Level 6B water restrictions will remain in place in Cape Town but Day Zero will not happen in 2018.
The city’s drought crisis team, led by DA leader Mmusi Maimane, said at a press conference today that the metro’s water supply will not be suspended this year depending on favourable winter rain patterns and residents’ reduced consumption.
Water consumption across the city has dropped dramatically from 1,2-billion litres per day in February 2015 to around 520-million litres per day at present.
Maimane said, “I am happy to announce today that provided we continue consuming water at current levels‚ and we receive decent winter rainfall this year‚ Day Zero will not occur in 2018. This means the taps will stay open in 2018.”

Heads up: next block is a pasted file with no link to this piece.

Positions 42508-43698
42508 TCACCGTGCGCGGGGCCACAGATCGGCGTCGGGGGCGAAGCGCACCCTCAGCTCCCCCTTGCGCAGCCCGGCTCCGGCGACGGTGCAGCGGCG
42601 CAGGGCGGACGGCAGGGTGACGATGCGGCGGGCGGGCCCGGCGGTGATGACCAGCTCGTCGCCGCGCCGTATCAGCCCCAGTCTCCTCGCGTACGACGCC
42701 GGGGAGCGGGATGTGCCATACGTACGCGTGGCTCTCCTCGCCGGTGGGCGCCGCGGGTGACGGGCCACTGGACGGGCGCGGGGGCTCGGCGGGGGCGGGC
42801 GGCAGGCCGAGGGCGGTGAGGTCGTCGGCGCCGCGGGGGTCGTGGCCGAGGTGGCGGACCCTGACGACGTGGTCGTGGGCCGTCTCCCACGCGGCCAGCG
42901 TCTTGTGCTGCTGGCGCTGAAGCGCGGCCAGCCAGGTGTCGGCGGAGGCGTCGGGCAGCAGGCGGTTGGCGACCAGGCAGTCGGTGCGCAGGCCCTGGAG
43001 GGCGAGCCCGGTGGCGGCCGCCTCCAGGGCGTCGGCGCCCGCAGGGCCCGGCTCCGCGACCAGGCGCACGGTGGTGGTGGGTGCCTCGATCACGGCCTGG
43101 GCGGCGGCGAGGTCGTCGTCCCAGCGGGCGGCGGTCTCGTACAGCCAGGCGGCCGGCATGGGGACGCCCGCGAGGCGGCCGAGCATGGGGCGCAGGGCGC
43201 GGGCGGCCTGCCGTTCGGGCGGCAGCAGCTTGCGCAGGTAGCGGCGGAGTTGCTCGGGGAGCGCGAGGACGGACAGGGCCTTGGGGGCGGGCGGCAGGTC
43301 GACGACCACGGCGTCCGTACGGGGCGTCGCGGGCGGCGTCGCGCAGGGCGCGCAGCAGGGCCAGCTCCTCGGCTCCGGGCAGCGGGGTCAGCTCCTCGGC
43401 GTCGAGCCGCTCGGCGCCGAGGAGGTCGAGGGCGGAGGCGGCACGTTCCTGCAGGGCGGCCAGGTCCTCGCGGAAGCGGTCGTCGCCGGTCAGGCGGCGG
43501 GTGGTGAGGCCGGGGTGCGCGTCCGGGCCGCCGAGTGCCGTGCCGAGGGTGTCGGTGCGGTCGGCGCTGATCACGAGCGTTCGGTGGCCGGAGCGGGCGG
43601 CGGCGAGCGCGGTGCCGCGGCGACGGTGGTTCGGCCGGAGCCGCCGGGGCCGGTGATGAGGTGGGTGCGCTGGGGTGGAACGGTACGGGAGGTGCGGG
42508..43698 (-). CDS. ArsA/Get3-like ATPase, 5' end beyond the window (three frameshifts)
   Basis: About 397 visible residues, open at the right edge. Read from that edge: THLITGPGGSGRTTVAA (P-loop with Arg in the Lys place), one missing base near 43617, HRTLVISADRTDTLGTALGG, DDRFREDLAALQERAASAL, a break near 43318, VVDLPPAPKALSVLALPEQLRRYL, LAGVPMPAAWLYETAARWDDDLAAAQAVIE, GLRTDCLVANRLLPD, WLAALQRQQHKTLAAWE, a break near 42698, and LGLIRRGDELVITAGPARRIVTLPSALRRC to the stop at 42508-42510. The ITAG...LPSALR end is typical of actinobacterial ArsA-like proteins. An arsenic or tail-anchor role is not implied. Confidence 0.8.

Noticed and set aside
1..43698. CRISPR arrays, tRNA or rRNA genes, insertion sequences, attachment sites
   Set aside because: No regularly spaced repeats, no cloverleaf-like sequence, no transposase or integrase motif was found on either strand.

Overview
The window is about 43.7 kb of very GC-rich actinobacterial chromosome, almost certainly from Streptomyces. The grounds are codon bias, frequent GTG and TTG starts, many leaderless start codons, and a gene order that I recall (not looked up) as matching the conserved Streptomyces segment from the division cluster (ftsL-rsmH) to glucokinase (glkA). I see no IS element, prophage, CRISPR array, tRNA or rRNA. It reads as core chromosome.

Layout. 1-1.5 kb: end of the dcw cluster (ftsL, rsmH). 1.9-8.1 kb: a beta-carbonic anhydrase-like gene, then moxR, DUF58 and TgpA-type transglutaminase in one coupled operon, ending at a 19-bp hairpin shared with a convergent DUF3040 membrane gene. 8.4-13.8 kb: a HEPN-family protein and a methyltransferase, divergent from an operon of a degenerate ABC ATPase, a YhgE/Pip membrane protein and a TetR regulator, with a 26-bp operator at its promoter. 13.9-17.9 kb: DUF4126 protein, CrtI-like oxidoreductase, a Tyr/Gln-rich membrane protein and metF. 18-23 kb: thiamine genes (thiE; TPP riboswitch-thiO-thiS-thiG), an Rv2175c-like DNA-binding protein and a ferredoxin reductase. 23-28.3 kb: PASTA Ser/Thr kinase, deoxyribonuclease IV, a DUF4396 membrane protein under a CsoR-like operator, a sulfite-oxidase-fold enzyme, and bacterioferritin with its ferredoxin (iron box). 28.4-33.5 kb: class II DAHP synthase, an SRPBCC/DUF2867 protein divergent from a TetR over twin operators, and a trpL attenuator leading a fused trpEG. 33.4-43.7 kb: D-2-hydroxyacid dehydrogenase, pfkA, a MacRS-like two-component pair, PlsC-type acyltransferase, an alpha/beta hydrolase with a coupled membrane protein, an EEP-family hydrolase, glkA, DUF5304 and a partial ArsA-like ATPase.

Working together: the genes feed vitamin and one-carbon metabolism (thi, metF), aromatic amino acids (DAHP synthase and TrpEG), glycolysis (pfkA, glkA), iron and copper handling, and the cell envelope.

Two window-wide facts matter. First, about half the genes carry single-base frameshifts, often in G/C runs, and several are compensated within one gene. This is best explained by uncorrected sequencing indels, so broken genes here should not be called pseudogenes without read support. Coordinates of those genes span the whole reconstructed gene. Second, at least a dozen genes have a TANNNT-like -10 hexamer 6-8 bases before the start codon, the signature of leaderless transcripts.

He thanked residents for responding magnificently. “Everyone played their part in this city-wide collective effort to keep the taps open‚” said Maimane.
Level 6B water restrictions, which allows residents to use only 5o litres of water per person, per day, kicked into effect on February 1.
Maimane said the city is hopeful day zero will be avoided altogether this year, so long as there is decent rainfall this season and residents keep saving water.
The dam levels have dropped by 0,4% to 23,6% this week.
Earlier today Deputy Mayor Ian Neilson said: “The city now projects that, if there was to be no rainfall, Day Zero would arrive on 27 August 2018.
“As this date falls deep within the normal rainfall period, it is no longer appropriate to project the date without any consideration of rainfall. Thus, provided we continue our current water savings efforts, Day Zero can be avoided completely this year.”